edge computing
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Why agencies see edge computing on the IT horizon

As more users and devices generate more data on federal networks, agencies are confronting the need for higher performing computing capabilities at the edge of their networks, say government and industry experts in a new FedScoop podcast on IT modernization.

The increasing need for edge computing reflects the growing array of devices operating on government systems where connections to the cloud aren’t feasible or reliable enough, says John Garrett, senior director of federal civilian agency business for Dell Technologies. That includes things like medical imaging systems at health centers, earthquake sensors in remote areas and “kinetic platforms such as planes, rockets and automobiles.”

“As we get more and more of these embedded devices out there — and the possibilities of what AI is capable of expands — you have no choice but to do the compute at the edge,” he says. “It’s just the latency between the data center or the cloud back to the device to do real time analysis — [the response time] just isn’t there,” says Garrett.

That latency, and the need for greater on-site analytics, are among the reasons U.S. Customs and Border Protection has begun investing in edge computing capabilities beyond its traditional data centers, according to Ed Mays, executive director of CBP’s Enterprise Data Management and Engineering Directorate.

“We see edge computing as a new frontier being enabled by hyperconnectivity, which allows us incredible levels of improving our resiliency — making sure that we can meet the mission and push those capabilities needed by [CBP’s] officers and agents closer to them,” he says.

That’s not an incidental goal. Mays’ office supports one of the world’s largest law enforcement organizations, with responsibility for protecting the nation’s borders, facilitating $2.4 trillion in international commerce annually and safeguarding millions of travelers daily.

Mays sees edge computing as a bona fide game changer. “When you start to think about it, instead of worrying about latency and the dire need for bandwidth, as edge computing and 5G become more valuable, [we envision] things like enhanced mobile broadband, ultra-reliability, and low-latency communications are really going to change how we do business,” he says.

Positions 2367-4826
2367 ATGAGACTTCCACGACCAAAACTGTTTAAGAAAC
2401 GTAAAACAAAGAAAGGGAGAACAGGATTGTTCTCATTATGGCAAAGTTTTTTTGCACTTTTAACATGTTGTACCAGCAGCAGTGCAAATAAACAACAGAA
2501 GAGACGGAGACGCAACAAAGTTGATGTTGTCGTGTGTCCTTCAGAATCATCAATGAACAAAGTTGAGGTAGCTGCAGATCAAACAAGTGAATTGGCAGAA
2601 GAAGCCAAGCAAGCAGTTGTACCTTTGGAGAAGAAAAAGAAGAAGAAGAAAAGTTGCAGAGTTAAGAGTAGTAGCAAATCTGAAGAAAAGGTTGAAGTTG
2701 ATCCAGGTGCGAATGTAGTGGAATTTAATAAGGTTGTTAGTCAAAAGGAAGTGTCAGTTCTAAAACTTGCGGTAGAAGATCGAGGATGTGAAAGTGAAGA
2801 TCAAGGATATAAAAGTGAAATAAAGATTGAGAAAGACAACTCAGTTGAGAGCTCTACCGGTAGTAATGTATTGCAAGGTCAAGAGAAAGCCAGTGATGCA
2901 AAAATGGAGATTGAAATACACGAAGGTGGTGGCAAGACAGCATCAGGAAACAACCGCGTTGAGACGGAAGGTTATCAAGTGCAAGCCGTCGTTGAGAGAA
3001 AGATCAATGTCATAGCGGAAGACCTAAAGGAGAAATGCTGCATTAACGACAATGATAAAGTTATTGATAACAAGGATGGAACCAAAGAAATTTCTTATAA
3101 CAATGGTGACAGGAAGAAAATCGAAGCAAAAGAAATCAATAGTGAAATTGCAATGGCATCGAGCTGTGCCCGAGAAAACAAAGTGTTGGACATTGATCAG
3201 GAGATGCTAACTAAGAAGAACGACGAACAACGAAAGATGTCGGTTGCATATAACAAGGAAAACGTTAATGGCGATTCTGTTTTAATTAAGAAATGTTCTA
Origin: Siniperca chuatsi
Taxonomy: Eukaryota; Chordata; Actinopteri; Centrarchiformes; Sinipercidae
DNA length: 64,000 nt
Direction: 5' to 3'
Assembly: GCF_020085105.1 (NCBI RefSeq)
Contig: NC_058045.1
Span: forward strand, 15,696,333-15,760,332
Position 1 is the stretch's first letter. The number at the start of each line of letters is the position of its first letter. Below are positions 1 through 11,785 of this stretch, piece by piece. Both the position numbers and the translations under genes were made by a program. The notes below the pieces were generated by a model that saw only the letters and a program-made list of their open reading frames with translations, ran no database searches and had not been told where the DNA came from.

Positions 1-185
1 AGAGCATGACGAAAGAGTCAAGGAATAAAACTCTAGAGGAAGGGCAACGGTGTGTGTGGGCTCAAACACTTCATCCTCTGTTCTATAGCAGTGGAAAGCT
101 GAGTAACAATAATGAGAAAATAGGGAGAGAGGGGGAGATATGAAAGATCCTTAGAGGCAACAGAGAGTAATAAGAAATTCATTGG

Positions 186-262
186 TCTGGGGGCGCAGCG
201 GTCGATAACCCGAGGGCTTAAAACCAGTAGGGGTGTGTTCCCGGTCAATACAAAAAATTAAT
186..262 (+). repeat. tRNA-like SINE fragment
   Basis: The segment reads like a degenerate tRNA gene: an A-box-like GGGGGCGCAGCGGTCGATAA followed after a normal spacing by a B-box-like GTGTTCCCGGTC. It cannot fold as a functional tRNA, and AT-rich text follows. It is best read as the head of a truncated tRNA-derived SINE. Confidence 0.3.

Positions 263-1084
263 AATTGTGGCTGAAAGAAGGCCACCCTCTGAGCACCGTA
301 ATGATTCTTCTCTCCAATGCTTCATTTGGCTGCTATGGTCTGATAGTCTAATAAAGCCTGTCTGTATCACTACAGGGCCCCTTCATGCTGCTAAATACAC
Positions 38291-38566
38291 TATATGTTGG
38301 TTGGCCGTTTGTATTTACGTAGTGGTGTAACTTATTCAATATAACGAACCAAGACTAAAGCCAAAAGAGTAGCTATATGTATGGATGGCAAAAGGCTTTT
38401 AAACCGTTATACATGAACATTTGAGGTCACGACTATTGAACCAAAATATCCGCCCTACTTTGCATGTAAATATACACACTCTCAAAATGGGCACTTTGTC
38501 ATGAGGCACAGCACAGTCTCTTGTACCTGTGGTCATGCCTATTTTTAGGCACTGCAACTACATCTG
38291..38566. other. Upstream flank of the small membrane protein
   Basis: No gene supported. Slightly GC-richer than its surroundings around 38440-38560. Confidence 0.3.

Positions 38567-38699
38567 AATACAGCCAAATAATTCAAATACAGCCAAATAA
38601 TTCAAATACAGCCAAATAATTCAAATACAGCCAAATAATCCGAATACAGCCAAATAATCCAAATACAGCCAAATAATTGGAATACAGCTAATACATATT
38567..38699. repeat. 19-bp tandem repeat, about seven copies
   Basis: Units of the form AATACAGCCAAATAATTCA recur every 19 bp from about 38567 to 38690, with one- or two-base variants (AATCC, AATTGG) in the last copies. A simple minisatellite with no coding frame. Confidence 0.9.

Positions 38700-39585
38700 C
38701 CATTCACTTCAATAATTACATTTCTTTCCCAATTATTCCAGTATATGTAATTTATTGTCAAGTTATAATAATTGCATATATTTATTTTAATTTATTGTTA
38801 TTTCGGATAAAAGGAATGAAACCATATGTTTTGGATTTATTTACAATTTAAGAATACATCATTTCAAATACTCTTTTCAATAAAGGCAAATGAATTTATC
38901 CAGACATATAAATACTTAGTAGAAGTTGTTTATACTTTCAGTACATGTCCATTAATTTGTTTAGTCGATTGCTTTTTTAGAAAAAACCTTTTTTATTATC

At the same time, Mays also envisions the likelihood that edge computing will change the architecture of his data center operations.

“Because edge computing will be able to actually drive more data to the end user, focus has to be on security, too — making sure that we’re able to secure that data that’s out near the edge — and also enhanced capabilities, with machine learning and AI. I’m pushing to get rid of my day job,” he says, half-jokingly, “which is data center operations, and move it to a mainly cloud model, but then to edge as well.”

What’s changing the technology landscape and driving the shift to edge computing, says Garrett, is a combination of Moore’s Law, with increasingly powerful computing power in ever-smaller devices, and AI algorithms that can do locally what once required racks of computers to do remotely.

But another factor Garrett sees is the extent to which agencies are looking more carefully at app rationalization, and deciding what workloads make the most sense, where and on what kinds of computing platforms.

“Certain things are absolutely going to make sense in the public cloud. Certain workloads are going to make sense on-prem. But what we’re seeing is that more and more workloads — as the capabilities grow — will go to the edge,” says Garrett.  The task for CIOs and officials like Mays, suggests Garrett, is “figuring out what workloads make sense in the right places, on the right capability and compute process at the time.”

Mays acknowledges that task will bring complexity, but it will also yield advantages in the long run.

Just as CBP had to build a certain amount of redundancy in its systems to ensure resiliency if a region goes down or if there’s a power outage or crisis of any kind. When “we’re talking about edge computing, the same thing is true,” Mays says.

“You’ve got to be able to [ensure] your data can access your applications. Hopefully, as we move forward with edge computing [and] 5G, you’ll have many more connection points to access and allow you to get that enhanced mobile broadband or ultra-reliable low-latency comms that’s so very important to us,” says Mays.

Listen to the podcast for the full conversation on edge computing and hear more on IT Modernization in Government on FedScoop radio channels on Apple Podcasts, Spotify, Google Play, Stitcher and TuneIn.

Dr. Ed Mays is executive director, Enterprise Data Management and Engineering Directorate in the organizations with responsibility for protecting the nation’s Office of Information Technology at U.S. Customs and Border Protection, one of the world’s largest law enforcement border, while facilitating lawful international travel and trade. He served in a variety of leadership roles in the Marine Corps Systems Command with more than two decades of logistics and support experience.

John Garret is senior director of federal civilian agencies for Dell Technologies Federal, responsible for the full portfolio of Dell’s enterprise systems, software and services and client solutions at Dell. He is also active on a number of advisory public sector and homeland security advisory boards.

This podcast was produced by FedScoop and underwritten by Dell Technologies.